This year’s Davis Cup Finals will remain in Madrid, but will now take place in the week commencing November 22, 2021, instead of November 23-29 this year.

The ITF said the decision to postpone the event comes following a three-month review of the considerable logistical and regulatory challenges that have arisen as a result of the pandemic and all potential hosting scenarios with the health and safety of all involved of paramount importance.

The Finals were due to host more than 90 athletes with significant support teams, as well as thousands of fans, officials, staff, partners and other stakeholders travelling from countries across the world, each at a different stage in dealing with the pandemic. The ITF said the challenges in hosting a mass gathering of this size on an international scale at an indoor venue are considerable due to the pandemic, both in the current and the anticipated climate.

Gerard Pique, president of the ITF’s partner for the Davis Cup, Kosmos Tennis, said: “We don’t know how the situation will develop in each qualified nation, or if restrictions in Spain will remain sufficiently eased, as such it is impossible to predict the situation in November and guarantee the safety of those travelling to Madrid. This postponement has no long-term bearing on our collective ambitions for the Davis Cup. The ITF and Kosmos Tennis look forward to delivering an outstanding competition in 2021, when it is safe and feasible to do so.”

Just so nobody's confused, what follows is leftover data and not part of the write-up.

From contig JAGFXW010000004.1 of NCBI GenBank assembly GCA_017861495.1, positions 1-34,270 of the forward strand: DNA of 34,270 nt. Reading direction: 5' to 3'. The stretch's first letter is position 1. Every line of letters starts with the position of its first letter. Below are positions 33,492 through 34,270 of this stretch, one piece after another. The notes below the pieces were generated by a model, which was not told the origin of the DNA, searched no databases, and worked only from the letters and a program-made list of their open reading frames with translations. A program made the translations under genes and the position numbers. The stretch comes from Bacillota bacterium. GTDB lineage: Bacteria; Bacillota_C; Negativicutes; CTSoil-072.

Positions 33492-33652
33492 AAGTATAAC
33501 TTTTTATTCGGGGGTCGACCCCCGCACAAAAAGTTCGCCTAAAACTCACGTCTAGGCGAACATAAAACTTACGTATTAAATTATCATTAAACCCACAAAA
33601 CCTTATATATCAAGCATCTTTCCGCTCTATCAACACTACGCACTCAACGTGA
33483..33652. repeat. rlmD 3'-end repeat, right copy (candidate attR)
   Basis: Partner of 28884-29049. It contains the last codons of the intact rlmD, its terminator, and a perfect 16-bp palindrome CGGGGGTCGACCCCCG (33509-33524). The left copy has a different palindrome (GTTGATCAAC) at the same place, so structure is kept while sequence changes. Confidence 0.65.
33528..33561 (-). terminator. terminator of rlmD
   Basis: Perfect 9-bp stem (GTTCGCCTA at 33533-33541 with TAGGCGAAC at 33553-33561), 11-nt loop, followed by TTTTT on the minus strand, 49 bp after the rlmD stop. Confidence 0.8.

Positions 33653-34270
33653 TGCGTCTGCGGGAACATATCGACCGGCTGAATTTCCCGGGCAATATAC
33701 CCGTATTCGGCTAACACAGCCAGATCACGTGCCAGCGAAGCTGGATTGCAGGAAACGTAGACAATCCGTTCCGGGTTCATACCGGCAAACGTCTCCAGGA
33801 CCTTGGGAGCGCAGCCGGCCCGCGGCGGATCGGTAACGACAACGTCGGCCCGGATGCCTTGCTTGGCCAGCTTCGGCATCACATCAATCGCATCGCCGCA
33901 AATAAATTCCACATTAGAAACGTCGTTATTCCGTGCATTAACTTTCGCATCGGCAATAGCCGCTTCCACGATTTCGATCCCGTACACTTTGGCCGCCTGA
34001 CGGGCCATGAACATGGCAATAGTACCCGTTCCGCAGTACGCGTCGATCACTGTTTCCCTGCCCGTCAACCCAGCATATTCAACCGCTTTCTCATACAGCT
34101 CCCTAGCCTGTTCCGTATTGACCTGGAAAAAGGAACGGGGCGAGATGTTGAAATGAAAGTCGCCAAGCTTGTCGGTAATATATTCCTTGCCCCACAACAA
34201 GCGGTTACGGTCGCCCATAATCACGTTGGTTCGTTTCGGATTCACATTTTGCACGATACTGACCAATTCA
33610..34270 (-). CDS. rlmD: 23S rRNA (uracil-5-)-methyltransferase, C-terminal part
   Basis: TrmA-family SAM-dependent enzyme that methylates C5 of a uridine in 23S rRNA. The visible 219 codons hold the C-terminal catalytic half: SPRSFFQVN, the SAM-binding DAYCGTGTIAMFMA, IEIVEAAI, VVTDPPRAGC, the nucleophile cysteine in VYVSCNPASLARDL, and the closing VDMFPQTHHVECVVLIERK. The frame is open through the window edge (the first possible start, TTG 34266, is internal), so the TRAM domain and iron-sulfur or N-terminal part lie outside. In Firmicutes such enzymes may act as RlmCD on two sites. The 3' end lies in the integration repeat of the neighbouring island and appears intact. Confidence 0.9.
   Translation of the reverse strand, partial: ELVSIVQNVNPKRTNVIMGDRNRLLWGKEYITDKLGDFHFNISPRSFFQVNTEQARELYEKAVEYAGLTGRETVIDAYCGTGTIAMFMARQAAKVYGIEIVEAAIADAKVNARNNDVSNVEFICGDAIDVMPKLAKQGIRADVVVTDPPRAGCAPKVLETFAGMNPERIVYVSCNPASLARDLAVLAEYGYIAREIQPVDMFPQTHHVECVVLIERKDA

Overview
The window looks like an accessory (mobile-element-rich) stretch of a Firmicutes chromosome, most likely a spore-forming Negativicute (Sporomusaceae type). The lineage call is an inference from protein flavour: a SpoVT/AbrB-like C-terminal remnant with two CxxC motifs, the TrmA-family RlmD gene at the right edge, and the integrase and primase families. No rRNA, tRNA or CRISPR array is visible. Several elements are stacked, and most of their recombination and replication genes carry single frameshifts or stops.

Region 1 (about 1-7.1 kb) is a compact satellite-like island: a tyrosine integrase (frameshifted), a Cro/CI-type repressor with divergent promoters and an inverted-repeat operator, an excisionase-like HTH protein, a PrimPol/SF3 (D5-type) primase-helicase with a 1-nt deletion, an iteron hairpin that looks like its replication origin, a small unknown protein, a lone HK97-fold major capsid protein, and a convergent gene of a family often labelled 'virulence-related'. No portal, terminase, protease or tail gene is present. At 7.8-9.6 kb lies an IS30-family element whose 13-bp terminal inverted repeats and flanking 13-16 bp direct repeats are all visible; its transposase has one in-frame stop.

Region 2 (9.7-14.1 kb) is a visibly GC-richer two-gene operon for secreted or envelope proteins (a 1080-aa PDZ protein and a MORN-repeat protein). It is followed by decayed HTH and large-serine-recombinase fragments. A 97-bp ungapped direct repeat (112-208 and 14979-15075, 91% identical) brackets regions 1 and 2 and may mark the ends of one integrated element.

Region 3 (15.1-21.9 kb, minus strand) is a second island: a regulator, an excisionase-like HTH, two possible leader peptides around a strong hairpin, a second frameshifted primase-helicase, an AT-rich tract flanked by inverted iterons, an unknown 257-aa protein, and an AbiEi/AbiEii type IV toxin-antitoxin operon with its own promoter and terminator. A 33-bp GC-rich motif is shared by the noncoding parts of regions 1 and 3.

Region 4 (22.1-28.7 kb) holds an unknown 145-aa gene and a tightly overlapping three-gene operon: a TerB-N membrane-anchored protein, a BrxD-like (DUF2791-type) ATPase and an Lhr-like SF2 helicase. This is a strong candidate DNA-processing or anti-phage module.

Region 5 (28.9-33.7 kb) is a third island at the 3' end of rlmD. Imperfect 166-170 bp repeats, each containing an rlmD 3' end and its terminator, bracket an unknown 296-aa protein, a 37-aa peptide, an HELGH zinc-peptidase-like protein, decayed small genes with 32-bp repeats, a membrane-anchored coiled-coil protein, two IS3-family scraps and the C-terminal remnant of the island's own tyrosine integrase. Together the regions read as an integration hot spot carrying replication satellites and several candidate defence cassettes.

Meanwhile, the Finals of the largest annual team competition in women’s sport will continue to be played on indoor clay courts at the Laszlo Papp Arena in Budapest, Hungary. They have been rescheduled for April 13-18, 2021.

Due to the ongoing challenges presented by the pandemic, the ITF said it has not been possible to reschedule the postponed Finals in 2020. In addition to the Laszlo Papp Arena being unavailable over the latter part of the year, the Federation said there remains “significant logistical and regulatory challenges” that mean hosting an indoor mass gathering while guaranteeing the health and safety of all involved will not be feasible.

The ITF said hosting the competition without fans was not considered a desirable option, given the “unique atmosphere” created by national supporters.

David Haggerty, ITF president, added: “Earlier this year, we took the difficult but necessary decision to postpone the first edition of the new-look Fed Cup by BNP Paribas Finals in Budapest due to the COVID-19 pandemic. While it is regrettable that the Finals will not be able to take place this year, we are confident that we will be able to host a superb event in Budapest in April 2021.

“In these extraordinary times, we believe that the best way forward in order both to protect the health and safety of all involved and to best respect the integrity of the competition is to extend this year’s Fed Cup into 2021, with the event returning to an annual basis the following year.”

Image: Qatar 2022